Malaysia, Singapore, and Thailand each have their version of delicious Hainanese chicken rice. Which is the best? Not all people have the same opinions about it. Here is what Living ASEAN has discovered. Check this out.
/// Singapore / Malaysia / Thailand ///
Originated in Hainan, an island province off China’s southern coast, Hainanese chicken rice no doubt has reached the pinnacle of fame. It accompanied Chinese immigrants to Southeast Asia, where it became one of the most popular dishes, even a culinary staple.
/// Singapore ///
Let’s start with Singapore, where chicken rice is listed as one of national dishes. The Singaporean version is noted for the perfect tenderness of chicken and rice. Chefs usually pour chicken stock with chili dipping sauce on chicken to add flavor. Roasted chicken is commonly available as an alternative at most restaurants as well.
The three-in-one dish consists of poached chicken, dip sauce, and steamed white rice cooked with chicken fat from poaching the whole chicken. Singapore’s chicken rice has got the thumbs up from many food lovers. It has performed impressively in renewing an interest in and love for traditional Chinese cuisine.
/// Malaysia ///
Nasi Ayam, or Malaysian chicken rice, comes with spicier chili dips, but compared with the Singaporean version, the difference is so slight as to be difficult to describe. Meanwhile in Malacca, the state on the Malay Peninsula’s southwest coast, chicken rice is presented in a unique way. Oily steamed rice is shaped into balls and served alongside sliced chicken fillet. These rice balls are such a treat fresh off the stove. As the Malaccans put it, rice balls stay warm longer, and are easier for customers to pack for lunch at work.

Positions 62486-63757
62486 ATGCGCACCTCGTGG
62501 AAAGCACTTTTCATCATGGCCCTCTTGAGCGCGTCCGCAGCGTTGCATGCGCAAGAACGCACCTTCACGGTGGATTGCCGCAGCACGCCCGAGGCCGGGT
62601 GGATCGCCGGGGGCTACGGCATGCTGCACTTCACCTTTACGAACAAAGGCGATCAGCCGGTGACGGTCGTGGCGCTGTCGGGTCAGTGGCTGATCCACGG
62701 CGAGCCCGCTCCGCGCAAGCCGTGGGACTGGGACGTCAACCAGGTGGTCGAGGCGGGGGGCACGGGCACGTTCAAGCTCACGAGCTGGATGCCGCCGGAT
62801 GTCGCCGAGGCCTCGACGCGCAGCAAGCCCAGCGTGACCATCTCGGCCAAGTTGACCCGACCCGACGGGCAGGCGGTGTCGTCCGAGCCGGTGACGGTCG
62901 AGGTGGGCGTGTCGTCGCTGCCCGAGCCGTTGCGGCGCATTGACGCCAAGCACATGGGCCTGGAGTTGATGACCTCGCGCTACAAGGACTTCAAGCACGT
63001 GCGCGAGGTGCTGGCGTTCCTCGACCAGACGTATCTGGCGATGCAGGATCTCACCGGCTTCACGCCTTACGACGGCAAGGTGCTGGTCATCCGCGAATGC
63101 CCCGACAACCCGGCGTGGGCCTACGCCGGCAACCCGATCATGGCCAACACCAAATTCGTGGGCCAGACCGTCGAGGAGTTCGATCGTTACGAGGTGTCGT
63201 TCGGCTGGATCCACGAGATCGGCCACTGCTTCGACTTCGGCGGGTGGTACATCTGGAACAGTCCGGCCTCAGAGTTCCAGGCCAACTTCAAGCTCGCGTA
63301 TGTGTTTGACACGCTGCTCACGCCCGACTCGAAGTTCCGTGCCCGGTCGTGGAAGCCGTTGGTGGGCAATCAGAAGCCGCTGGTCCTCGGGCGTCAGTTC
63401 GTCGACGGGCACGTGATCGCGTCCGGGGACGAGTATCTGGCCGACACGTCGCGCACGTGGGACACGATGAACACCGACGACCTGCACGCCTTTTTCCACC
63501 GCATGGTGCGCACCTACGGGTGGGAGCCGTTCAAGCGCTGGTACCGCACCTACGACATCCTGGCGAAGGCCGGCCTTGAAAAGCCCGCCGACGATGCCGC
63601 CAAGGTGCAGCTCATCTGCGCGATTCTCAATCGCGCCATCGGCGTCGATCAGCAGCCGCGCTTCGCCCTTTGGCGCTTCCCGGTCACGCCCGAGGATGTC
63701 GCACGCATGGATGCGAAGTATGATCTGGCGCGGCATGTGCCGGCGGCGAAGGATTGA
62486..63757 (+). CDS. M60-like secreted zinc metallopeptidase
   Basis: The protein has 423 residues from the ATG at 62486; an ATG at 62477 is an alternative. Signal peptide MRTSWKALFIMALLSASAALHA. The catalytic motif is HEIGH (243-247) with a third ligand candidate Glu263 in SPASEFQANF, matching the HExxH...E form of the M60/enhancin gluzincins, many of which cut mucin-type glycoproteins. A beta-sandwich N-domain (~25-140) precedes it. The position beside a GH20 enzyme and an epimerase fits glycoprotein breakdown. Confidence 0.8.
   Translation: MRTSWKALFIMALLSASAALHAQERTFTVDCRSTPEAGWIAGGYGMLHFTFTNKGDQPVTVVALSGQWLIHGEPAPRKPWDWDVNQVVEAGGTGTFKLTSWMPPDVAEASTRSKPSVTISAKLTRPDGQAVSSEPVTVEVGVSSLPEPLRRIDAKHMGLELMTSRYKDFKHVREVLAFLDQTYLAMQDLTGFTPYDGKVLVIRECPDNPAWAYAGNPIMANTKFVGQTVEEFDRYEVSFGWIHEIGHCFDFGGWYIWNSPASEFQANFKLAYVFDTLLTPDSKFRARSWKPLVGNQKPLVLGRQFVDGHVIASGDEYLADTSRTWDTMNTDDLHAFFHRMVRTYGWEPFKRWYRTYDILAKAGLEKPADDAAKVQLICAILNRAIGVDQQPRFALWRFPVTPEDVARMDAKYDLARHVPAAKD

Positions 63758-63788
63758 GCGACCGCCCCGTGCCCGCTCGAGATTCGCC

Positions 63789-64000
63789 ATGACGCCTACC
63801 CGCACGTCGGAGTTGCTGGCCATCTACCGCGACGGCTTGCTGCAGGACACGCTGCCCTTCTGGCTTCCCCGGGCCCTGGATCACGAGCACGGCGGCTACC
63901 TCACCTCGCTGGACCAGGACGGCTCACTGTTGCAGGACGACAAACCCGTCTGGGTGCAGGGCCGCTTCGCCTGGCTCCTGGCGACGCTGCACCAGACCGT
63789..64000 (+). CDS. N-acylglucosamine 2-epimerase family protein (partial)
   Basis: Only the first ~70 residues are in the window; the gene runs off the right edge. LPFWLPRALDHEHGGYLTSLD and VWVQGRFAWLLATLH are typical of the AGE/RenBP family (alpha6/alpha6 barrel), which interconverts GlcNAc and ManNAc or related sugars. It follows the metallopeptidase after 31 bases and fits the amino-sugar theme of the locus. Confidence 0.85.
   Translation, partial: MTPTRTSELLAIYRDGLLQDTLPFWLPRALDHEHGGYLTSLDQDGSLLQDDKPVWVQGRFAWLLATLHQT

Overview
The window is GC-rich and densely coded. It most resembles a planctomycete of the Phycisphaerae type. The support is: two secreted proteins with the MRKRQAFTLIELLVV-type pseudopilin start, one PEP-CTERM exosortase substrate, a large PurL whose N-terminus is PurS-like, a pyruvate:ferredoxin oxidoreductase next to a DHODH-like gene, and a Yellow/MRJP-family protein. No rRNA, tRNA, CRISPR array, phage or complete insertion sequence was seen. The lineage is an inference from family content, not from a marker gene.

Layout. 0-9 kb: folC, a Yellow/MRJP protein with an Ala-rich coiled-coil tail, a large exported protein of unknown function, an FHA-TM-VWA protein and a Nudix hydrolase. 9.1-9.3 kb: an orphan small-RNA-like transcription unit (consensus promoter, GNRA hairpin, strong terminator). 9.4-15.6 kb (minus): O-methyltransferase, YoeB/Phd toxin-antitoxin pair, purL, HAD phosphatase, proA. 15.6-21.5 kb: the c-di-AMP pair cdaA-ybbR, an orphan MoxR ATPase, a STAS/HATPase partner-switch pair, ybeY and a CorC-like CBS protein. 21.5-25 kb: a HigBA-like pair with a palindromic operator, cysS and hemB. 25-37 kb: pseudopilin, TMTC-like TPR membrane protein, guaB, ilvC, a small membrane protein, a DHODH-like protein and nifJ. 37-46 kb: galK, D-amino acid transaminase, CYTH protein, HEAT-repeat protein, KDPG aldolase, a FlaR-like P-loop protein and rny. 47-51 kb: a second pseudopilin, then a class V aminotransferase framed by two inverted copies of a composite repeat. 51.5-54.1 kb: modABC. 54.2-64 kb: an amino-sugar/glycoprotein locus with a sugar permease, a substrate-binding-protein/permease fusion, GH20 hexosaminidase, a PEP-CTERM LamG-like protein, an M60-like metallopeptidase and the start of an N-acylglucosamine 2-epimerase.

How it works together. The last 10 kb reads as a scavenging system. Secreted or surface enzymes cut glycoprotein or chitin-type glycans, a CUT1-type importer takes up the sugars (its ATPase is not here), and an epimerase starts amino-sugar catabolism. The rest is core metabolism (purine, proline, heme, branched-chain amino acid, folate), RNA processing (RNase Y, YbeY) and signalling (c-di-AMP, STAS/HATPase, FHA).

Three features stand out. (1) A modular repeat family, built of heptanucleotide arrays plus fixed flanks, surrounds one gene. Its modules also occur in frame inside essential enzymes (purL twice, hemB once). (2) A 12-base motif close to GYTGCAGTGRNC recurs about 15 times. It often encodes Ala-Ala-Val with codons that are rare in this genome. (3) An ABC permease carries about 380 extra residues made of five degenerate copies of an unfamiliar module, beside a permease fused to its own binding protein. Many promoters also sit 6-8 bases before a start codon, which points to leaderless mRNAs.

/// Thailand ///
Khao Man Kai, the Thai version of Hainanese chicken rice, is different from those of their neighbors in that dips are not put on chicken itself. Rather, the dipping sauce comes mixed in soybean paste and is served separately in a kind of small dishware. Remember, looks can be deceiving. Don’t judge the sauce by its calm hues. The Thai dipping sauce is a mix of chili, ginger, lime juice, and rice vinegar. It can be as zesty and spicy as any other Thai food. Most Khao Man Kai eateries offer poached chicken as well as the fried variant. You can have both kinds of chicken in the meal.
Every dish has its own distinct taste. In Hainan, the dish rose to fame by sticking with the original recipe that used only the kind of poultry and ginger indigenous to the island province. The famous recipe has come a long way, and there are subtle differences among those variations. You just have to try them all to see. It’s entirely up to you to judge which one is the best. And don’t forget to share your opinions on our Facebook page.